Alan M. Kent’s one-man play explores the life of the seventeenth-century ‘Cornish Giant’, Anthony Payne, in a series of hilarious and touching reminiscences involving the Civil War, death, a donkey and a Cornish wrestling match. Payne, at twenty-one, stood seven feet two inches, ‘a man built too tall for this world’. Rough in speech and by his own admission ‘oogly es sin’, he is none the less gentle and philosophical with a natural wit and a striking turn of phrase. Drawing on records of Payne’s career, this remarkable play recreates one of Cornwall’s most endearing and larger-than-life characters.
‘I mean, how does it feel to be huge in a world set on being small?’
About the author
Alan M. Kent was born in St Austell, Cornwall, in 1967. He is a prize-winning poet, novelist and dramatist and author and editor of a number of works on Cornish and Anglo-Cornish literature, including Looking at the Mermaid, a Reader in Cornish Literature 900–1900, two anthologies of Anglo-Cornish poetry, Voices from West Barbary and The Dreamt Sea, and an acclaimed translation of the Cornish Mystery play cycle, The Ordinalia. Two of his other plays are published by Francis Boutle Publishers: Surfing Tommies and The Tin Violin.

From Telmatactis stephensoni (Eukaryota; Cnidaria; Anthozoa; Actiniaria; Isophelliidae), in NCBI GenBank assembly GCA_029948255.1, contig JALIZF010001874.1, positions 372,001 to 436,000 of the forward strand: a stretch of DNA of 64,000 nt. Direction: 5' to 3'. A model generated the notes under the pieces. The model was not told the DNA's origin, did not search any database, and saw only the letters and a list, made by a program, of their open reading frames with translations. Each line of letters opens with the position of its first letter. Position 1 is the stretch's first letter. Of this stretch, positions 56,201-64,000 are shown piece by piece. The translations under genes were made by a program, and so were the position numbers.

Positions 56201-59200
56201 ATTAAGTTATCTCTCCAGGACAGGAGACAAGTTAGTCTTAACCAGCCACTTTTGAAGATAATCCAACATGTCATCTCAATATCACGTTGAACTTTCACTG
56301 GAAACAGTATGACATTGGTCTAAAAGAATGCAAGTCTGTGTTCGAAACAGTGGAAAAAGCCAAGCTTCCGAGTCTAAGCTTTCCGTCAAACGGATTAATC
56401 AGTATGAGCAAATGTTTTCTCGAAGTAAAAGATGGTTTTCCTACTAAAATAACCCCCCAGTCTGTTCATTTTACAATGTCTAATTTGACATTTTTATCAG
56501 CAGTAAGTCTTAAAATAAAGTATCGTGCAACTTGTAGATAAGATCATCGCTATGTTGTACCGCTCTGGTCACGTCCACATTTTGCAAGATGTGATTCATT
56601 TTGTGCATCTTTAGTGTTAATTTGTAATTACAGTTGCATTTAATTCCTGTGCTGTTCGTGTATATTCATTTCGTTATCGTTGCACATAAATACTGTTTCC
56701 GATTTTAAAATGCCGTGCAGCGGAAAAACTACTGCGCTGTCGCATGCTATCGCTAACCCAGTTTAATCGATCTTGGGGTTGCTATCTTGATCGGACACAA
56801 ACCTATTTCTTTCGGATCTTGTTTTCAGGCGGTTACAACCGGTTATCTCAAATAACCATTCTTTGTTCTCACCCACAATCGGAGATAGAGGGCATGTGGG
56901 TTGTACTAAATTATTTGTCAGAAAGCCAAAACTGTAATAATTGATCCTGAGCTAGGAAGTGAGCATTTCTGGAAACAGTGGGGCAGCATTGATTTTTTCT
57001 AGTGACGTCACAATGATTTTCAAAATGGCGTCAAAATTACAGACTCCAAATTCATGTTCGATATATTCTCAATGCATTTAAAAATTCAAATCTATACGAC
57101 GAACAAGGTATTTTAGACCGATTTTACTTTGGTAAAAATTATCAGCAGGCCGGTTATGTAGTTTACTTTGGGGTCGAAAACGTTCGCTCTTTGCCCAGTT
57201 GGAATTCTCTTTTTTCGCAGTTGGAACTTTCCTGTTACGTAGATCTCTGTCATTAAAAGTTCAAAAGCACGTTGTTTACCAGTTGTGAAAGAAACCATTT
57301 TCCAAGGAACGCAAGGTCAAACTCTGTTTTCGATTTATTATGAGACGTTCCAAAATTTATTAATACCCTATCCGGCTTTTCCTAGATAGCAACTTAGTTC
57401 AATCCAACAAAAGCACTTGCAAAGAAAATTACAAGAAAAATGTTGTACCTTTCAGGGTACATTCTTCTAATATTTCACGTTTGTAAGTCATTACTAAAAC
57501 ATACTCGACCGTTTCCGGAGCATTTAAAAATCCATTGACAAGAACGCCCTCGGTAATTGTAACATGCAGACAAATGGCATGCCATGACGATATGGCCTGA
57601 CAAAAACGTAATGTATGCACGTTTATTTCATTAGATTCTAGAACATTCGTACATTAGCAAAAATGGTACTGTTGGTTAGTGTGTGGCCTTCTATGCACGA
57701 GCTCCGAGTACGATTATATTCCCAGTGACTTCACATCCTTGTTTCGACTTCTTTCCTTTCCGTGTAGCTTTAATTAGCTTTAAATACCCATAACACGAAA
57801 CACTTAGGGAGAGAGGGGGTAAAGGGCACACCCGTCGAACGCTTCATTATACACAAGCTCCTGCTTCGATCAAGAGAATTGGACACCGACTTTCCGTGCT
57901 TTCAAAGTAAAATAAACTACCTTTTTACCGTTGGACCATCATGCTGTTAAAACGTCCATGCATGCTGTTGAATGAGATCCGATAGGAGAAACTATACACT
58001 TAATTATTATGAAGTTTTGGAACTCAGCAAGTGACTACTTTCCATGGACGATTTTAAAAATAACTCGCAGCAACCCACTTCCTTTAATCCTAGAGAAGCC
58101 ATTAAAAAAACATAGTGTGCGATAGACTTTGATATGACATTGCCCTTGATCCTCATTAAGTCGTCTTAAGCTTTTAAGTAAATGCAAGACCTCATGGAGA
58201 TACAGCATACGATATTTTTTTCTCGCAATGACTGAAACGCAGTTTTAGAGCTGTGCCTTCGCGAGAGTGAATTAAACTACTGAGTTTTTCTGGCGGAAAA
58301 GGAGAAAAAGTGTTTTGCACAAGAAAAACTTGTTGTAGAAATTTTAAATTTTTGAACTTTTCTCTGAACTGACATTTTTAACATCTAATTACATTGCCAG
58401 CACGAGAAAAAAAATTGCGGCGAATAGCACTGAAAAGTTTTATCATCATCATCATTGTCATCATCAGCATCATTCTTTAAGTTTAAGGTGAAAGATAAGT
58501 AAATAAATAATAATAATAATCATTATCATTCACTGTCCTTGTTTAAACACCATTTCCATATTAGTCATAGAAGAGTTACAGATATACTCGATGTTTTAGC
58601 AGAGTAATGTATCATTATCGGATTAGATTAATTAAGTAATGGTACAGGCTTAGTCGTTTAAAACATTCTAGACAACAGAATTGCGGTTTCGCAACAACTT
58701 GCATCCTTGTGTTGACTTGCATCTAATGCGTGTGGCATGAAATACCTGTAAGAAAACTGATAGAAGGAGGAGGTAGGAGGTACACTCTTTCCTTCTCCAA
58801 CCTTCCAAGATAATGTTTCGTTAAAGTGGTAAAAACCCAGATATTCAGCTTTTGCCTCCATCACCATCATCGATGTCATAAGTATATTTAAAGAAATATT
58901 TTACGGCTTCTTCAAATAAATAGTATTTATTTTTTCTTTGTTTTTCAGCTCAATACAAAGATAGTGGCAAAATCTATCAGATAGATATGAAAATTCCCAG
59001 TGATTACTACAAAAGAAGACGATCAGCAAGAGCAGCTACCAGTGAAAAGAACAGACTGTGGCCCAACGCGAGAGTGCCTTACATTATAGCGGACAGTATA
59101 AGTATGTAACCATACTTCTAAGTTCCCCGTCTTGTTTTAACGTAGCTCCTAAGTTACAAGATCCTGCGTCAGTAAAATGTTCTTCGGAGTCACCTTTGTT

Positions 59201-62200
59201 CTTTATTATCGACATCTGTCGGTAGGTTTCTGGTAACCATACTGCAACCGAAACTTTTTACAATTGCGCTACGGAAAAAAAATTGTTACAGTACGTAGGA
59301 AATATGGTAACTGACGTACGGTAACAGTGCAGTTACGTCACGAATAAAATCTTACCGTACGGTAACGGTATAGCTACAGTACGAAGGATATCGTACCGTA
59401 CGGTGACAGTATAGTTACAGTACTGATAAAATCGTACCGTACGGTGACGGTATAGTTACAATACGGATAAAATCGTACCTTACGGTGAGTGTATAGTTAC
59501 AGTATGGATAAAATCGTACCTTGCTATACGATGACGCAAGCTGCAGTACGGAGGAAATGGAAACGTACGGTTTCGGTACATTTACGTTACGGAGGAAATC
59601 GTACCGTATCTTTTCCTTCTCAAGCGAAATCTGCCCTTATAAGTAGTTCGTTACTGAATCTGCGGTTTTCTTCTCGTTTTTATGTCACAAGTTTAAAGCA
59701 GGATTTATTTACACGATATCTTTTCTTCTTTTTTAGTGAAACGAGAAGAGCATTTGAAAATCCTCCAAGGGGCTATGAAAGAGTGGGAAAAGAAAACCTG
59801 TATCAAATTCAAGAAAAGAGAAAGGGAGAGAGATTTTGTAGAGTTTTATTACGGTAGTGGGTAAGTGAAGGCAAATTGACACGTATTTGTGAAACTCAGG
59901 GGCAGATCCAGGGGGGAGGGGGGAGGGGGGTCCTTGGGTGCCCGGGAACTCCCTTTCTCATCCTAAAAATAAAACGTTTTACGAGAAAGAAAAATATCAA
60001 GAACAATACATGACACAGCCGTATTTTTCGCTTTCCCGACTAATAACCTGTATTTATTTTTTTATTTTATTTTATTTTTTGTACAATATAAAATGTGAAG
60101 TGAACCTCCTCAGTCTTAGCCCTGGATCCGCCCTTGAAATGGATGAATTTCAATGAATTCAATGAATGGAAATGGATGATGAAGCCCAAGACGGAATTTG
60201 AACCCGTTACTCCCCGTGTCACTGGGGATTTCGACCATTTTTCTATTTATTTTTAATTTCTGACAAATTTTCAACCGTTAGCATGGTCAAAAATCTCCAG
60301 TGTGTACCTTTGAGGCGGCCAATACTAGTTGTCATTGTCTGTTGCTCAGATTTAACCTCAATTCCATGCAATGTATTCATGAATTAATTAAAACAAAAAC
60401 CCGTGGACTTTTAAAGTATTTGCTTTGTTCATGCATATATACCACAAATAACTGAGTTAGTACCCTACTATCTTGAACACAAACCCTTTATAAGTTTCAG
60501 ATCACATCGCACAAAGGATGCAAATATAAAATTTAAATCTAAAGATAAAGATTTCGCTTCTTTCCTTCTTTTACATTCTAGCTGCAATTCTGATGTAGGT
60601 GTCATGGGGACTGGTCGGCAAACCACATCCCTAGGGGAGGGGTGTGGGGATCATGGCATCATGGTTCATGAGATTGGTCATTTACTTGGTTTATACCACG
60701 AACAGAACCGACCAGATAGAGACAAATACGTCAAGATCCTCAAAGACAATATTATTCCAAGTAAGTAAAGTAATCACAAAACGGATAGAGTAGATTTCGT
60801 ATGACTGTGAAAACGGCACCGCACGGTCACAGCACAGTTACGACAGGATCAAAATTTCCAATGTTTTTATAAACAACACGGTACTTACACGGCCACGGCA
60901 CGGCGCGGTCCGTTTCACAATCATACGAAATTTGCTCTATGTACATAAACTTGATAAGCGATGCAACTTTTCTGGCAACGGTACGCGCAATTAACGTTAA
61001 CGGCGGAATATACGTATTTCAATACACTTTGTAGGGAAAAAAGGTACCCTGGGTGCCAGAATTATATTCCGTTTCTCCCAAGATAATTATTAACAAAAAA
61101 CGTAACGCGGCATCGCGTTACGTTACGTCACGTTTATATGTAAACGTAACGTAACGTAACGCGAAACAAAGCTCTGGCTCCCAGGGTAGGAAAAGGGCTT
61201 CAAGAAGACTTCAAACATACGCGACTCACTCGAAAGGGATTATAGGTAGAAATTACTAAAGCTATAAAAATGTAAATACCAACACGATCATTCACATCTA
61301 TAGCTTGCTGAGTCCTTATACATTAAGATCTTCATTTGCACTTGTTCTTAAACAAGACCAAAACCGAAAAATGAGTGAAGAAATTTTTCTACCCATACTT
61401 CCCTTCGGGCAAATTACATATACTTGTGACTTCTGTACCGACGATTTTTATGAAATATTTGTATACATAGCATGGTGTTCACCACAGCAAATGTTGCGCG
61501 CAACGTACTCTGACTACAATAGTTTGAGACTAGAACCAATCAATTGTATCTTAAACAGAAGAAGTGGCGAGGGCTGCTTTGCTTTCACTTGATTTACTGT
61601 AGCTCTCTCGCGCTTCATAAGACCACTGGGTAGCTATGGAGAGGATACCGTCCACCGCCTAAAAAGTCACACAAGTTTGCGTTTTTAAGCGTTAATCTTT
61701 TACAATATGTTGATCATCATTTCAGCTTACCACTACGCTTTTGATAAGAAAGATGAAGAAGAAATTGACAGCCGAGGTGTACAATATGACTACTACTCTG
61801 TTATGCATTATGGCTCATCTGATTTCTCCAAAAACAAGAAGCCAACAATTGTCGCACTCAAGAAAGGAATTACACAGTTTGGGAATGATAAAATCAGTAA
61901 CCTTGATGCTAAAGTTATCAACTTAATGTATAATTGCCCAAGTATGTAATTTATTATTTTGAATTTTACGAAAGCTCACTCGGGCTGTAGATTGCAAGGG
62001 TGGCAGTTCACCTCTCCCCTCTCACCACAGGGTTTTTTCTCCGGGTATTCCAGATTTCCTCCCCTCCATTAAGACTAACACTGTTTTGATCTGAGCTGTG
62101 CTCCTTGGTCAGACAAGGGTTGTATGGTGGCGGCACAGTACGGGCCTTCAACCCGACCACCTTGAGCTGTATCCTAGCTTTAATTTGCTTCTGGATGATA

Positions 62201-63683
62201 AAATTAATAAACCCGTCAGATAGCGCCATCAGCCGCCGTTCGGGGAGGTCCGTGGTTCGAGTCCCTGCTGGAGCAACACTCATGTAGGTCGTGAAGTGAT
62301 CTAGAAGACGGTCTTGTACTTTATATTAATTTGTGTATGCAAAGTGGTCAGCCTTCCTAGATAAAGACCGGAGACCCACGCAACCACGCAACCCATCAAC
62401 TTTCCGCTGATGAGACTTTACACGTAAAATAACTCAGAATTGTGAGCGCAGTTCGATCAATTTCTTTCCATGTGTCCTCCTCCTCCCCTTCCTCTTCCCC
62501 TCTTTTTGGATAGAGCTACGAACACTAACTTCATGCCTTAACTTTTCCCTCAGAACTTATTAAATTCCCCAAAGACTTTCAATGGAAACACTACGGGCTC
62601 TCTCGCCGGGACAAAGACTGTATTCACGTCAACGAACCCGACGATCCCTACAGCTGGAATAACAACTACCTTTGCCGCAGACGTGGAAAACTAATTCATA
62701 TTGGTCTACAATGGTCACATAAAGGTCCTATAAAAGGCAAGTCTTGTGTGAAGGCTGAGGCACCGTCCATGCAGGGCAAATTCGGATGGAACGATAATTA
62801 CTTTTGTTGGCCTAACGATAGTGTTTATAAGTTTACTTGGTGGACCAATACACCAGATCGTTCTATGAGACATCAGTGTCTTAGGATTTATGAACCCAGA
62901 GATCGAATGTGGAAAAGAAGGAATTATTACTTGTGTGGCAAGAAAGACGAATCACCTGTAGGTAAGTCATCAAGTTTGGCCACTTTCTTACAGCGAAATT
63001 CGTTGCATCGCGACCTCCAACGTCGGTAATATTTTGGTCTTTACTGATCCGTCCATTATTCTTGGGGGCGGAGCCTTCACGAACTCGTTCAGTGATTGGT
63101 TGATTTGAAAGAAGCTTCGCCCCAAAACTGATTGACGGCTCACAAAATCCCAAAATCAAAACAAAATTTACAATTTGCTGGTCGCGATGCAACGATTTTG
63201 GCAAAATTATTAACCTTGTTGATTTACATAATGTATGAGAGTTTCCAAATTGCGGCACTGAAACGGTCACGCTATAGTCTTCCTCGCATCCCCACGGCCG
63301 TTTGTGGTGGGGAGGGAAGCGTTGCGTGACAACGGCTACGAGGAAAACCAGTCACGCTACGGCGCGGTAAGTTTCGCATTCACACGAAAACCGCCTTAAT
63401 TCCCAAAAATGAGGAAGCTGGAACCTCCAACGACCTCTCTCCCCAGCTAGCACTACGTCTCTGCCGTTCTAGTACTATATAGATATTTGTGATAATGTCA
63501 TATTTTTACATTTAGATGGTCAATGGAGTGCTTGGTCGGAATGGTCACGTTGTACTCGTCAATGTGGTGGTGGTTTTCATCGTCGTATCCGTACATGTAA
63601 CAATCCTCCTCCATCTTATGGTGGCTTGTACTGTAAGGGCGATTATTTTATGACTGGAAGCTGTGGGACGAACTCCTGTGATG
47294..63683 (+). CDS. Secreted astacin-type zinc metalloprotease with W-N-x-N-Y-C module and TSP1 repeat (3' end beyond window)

‘In a giant of a performance, Dean Nolan gives us all the highs and lows of this Cornish Falstaff, while at the same time reminding us how little we learn from history. It is a performance not to be missed.’